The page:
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Alexander's Bridge Willa Cather

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On Tuesday afternoon a Boston lawyer, who had been trying a case in Vermont, was standing on the siding at White River Junction when the Canadian Express pulled by on its northward journey. As the day-coaches at the rear end of the long train swept by him, the lawyer noticed at one of the windows a man's head, with thick rumpled hair. "Curious," he thought; "that looked like Alexander, but what would he be doing back there in the daycoaches?"

It was, indeed, Alexander.

That morning a telegram from Moorlock had reached him, telling him that there was serious trouble with the bridge and that he was needed there at once, so he had caught the first train out of New York. He had taken a seat in a day-coach to avoid the risk of meeting any one he knew, and because he did not wish to be comfortable. When the telegram arrived, Alexander was at his rooms on Tenth Street, packing his bag to go to Boston. On Monday night he had written a long letter to his wife, but when morning came he was afraid to send it, and the letter was still in his pocket. Winifred was not a woman who could bear disappointment. She demanded a great deal of herself and of the people she loved; and she never failed herself. If he told her now, he knew, it would be irretrievable. There would be no going back. He would lose the thing he valued most in the world; he would be destroying himself and his own happiness. There would be nothing for him afterward. He seemed to see himself dragging out a restless existence on the Continent--Cannes, Hyeres, Algiers, Cairo-- among smartly dressed, disabled men of every nationality; forever going on journeys that led nowhere; hurrying to catch trains that he might just as well miss; getting up in the morning with a great bustle and splashing of water, to begin a day that had no purpose and no meaning; dining late to shorten the night, sleeping late to shorten the day.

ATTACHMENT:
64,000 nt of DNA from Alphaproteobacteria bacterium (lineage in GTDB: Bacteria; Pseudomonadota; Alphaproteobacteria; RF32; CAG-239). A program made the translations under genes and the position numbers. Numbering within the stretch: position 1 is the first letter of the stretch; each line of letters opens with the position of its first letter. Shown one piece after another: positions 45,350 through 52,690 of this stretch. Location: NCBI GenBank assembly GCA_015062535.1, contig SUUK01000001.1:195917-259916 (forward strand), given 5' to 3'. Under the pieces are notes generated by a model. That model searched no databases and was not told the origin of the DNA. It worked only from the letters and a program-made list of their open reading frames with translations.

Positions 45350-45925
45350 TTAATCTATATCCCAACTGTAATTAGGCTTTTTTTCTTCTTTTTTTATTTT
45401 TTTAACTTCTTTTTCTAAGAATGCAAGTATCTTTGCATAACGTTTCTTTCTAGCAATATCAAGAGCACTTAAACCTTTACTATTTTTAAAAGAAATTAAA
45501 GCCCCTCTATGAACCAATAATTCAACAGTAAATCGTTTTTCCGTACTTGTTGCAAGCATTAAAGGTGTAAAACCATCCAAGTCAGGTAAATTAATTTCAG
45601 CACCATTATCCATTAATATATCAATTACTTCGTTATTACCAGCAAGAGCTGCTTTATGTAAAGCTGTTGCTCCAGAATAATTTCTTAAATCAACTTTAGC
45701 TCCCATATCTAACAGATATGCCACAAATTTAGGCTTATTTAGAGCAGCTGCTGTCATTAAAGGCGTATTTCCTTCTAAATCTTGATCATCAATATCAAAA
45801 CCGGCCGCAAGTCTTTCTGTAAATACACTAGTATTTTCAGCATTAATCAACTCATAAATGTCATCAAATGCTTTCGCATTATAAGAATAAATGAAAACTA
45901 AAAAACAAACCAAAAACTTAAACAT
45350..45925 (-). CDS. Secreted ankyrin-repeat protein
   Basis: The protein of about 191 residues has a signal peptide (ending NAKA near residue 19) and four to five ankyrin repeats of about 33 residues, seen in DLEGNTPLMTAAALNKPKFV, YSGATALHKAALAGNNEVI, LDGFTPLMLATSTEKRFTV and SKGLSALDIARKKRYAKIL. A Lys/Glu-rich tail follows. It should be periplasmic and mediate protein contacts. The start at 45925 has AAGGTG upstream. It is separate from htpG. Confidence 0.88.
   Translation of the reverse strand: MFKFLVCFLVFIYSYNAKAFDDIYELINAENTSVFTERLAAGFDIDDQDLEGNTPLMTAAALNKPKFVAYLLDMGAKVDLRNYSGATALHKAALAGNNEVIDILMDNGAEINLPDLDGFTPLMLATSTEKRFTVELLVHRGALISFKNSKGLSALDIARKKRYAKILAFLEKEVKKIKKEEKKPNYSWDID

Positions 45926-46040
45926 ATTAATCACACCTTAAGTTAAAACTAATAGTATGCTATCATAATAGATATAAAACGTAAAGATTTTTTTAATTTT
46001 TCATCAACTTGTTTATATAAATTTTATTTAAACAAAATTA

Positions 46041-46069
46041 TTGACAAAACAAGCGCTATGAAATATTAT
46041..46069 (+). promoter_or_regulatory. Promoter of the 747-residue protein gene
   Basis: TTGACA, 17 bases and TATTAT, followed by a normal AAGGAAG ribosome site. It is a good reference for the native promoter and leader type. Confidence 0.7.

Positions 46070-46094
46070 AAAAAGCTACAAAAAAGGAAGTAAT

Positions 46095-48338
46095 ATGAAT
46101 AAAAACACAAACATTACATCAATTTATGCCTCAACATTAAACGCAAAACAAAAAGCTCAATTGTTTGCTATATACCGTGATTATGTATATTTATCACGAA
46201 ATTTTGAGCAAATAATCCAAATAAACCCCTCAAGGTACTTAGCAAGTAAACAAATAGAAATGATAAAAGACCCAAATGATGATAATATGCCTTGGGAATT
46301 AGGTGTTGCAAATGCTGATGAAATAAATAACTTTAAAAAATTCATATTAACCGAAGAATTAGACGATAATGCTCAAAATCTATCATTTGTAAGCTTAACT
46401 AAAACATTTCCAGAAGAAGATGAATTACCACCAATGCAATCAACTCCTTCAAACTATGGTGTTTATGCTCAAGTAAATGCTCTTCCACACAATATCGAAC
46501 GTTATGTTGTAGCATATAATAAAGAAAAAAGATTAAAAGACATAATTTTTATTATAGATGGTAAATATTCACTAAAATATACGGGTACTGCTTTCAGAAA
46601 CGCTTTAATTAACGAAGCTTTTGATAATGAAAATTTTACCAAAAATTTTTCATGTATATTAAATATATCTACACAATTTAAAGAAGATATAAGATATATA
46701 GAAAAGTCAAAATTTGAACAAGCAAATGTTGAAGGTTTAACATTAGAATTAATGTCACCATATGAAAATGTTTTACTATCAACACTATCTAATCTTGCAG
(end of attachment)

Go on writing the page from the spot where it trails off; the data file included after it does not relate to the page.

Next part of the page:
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And for what? For a mere folly, a masquerade, a little thing that he could not let go. AND HE COULD EVEN LET IT GO, he told himself. But he had promised to be in London at midsummer, and he knew that he would go. . . . It was impossible to live like this any longer.

And this, then, was to be the disaster that his old professor had foreseen for him: the crack in the wall, the crash, the cloud of dust. And he could not understand how it had come about. He felt that he himself was unchanged, that he was still there, the same man he had been five years ago, and that he was sitting stupidly by and letting some resolute offshoot of himself spoil his life for him. This new force was not he, it was but a part of him. He would not even admit that it was stronger than he; but it was more active. It was by its energy that this new feeling got the better of him. His wife was the woman who had made his life, gratified his pride, given direction to his tastes and habits. The life they led together seemed to him beautiful. Winifred still was, as she had always been, Romance for him, and whenever he was deeply stirred he turned to her. When the grandeur and beauty of the world challenged him-- as it challenges even the most self-absorbed people-- he always answered with her name. That was his reply to the question put by the mountains and the stars; to all the spiritual aspects of life. In his feeling for his wife there was all the tenderness, all the pride, all the devotion of which he was capable. There was everything but energy; the energy of youth which must register itself and cut its name before it passes. This new feeling was so fresh, so unsatisfied and light of foot. It ran and was not wearied, anticipated him everywhere. It put a girdle round the earth while he was going from New York to Moorlock. At this moment, it was tingling through him, exultant, and live as quicksilver, whispering, "In July you will be in England."

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Alexander's Bridge
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